How do people feel about the police’s use of technology?
As we learned from our previous prototype that people tend to be reserved towards the police’s use of smart robots for automatization purposes, we wanted to look deeper into the different use-cases the police is currently testing and their reception by the wider public.
We wanted to look at futuristic scenarios in which many of the police’s plans of new technological applications are already implemented. For this purpose, we studied the different experiments that are currently happening within the police and internationally and created different stories around these examples. The topics we chose are video analysis, facial recognition, encrypted data access, artificial intelligence and predictive policing. We then created a survey question aimed at collecting the opinions of the public for each of these examples to test whether or not these new techniques would make them feel safer.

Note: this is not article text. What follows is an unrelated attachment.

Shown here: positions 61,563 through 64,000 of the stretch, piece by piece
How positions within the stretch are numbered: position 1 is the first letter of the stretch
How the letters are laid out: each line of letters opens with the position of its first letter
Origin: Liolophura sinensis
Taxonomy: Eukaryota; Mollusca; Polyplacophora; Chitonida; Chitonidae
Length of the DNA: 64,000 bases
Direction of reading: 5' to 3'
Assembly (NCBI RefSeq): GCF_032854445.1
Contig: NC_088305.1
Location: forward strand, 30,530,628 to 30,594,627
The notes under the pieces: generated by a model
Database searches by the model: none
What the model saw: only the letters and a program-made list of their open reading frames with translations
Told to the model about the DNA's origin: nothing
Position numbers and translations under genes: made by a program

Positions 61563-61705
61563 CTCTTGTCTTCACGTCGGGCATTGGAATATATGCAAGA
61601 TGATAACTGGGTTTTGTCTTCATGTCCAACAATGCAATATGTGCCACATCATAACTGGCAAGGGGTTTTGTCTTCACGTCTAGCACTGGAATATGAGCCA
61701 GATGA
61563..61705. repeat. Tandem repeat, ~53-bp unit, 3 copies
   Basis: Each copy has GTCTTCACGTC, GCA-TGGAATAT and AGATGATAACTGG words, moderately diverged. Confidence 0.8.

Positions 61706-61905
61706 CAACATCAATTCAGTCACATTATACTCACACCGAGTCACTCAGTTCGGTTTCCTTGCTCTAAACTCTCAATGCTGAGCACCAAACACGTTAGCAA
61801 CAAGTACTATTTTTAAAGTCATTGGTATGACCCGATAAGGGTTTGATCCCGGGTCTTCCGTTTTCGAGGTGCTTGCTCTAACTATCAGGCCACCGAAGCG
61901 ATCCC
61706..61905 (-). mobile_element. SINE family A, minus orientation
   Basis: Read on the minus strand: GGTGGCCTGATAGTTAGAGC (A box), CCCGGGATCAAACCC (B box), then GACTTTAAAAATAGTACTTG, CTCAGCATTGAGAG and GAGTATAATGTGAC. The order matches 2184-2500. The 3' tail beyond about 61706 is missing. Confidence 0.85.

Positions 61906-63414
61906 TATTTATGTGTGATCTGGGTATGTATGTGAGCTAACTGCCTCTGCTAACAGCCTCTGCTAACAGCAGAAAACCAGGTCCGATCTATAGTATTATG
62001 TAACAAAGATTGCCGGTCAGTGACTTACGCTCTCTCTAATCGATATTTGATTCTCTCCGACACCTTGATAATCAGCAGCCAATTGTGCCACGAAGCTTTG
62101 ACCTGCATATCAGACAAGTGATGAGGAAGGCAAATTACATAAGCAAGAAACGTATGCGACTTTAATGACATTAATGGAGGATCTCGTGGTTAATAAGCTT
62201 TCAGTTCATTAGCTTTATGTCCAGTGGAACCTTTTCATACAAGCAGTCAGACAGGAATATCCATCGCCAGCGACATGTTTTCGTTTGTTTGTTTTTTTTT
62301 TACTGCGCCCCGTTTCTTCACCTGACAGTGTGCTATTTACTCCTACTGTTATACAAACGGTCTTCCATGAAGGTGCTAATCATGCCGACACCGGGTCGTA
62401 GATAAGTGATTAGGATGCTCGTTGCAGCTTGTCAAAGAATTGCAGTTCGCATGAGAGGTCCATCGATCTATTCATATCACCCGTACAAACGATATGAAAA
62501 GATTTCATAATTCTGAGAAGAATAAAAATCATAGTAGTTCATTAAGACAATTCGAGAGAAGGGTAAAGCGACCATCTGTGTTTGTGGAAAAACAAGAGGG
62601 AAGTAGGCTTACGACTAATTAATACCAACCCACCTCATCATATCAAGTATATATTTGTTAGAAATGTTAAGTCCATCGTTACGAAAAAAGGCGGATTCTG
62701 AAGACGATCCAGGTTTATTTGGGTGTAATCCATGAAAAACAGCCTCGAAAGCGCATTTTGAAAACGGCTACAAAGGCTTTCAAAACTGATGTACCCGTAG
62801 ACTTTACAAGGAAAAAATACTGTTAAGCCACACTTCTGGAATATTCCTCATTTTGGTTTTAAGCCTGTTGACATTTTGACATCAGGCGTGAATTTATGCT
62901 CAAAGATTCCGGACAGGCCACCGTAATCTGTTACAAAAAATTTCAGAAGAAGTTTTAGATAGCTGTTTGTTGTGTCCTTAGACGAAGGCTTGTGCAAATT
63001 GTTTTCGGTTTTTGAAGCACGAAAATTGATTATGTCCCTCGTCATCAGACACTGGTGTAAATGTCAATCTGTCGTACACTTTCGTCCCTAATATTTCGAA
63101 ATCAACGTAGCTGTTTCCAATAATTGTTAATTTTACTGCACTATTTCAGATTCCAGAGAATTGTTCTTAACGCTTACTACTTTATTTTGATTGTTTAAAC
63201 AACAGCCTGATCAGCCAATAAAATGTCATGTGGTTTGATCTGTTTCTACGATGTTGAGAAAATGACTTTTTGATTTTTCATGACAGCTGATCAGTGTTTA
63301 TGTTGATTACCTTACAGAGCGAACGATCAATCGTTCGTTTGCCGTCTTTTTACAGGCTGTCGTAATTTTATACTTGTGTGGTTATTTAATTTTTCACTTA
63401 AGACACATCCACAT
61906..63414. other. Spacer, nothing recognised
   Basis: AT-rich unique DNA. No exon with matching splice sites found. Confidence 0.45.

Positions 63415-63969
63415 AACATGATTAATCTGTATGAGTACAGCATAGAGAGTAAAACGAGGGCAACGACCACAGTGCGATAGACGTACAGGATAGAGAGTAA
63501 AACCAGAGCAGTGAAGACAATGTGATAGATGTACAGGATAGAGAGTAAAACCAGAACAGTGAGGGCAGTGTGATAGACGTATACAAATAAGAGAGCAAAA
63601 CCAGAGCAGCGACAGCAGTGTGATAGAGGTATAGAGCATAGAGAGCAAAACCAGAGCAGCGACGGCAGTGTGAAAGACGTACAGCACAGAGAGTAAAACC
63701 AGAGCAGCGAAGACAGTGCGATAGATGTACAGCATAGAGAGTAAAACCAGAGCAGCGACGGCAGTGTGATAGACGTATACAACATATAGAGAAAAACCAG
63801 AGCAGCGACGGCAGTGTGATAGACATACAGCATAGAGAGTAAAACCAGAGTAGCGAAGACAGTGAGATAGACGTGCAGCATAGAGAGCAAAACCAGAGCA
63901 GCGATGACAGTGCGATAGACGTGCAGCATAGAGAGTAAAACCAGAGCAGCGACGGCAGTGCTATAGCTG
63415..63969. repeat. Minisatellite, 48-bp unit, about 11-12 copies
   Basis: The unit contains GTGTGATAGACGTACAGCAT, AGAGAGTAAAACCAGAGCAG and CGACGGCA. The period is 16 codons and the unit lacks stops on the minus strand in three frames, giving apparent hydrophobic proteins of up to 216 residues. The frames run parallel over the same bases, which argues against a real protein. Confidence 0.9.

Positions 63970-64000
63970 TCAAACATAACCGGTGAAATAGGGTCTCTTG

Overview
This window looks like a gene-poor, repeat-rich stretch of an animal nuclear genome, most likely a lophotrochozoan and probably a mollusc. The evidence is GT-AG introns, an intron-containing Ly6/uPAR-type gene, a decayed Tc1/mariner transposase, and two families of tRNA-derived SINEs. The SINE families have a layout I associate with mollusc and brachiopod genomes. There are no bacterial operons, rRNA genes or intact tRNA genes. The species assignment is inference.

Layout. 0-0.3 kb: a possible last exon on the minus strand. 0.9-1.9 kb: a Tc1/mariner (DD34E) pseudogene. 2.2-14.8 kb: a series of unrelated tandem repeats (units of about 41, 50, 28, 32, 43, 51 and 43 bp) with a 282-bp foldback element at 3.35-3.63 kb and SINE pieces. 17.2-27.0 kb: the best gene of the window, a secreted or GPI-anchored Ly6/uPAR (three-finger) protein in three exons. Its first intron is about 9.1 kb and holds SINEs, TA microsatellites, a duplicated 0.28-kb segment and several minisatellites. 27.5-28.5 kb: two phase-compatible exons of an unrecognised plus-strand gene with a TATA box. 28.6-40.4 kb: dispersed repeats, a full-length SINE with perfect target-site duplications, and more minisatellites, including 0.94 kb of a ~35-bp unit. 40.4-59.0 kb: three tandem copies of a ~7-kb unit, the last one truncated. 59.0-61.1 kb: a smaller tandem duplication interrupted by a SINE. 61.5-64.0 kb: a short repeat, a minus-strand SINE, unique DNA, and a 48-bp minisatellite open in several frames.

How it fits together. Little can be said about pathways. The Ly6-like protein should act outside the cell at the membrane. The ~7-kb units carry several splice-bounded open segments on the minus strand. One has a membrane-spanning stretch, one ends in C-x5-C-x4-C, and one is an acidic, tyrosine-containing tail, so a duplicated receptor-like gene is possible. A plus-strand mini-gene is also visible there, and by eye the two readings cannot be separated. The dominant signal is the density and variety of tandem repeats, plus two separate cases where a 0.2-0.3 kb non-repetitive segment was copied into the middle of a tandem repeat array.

To attract people to our survey, we then created a storyline and character and packaged it in a fantastical framework. This framework also helps participants to get in the right state of mind and adds fun to the experience. The main character of our story is Prof. VanderVelde, an ancient Dutch scholar who was interested in time travel. Apart from time travel, Prof. VanderVelde is also exceptionally interested in the technologies and security measures of the future (seen from his point in time). By building an interdimensional travel device, the poke 2000, he has managed to set up a communication line with his future and our present. By asking the person with whom he is in contact with through the device questions, Prof. is trying to get a glimpse of what the future has in store for him. Are there smart lampposts? New surveillance techniques? How does the person feel about all of this?
During testing of the prototype and our first day of the conference The Next Web we noticed that the experience of the survey was quite long in time. As we were in a heavily packed conference floor, people were short on time and therefore the experience was not fully adapted. Through some changes in the programming however we solved this issue with a simple “skip” button.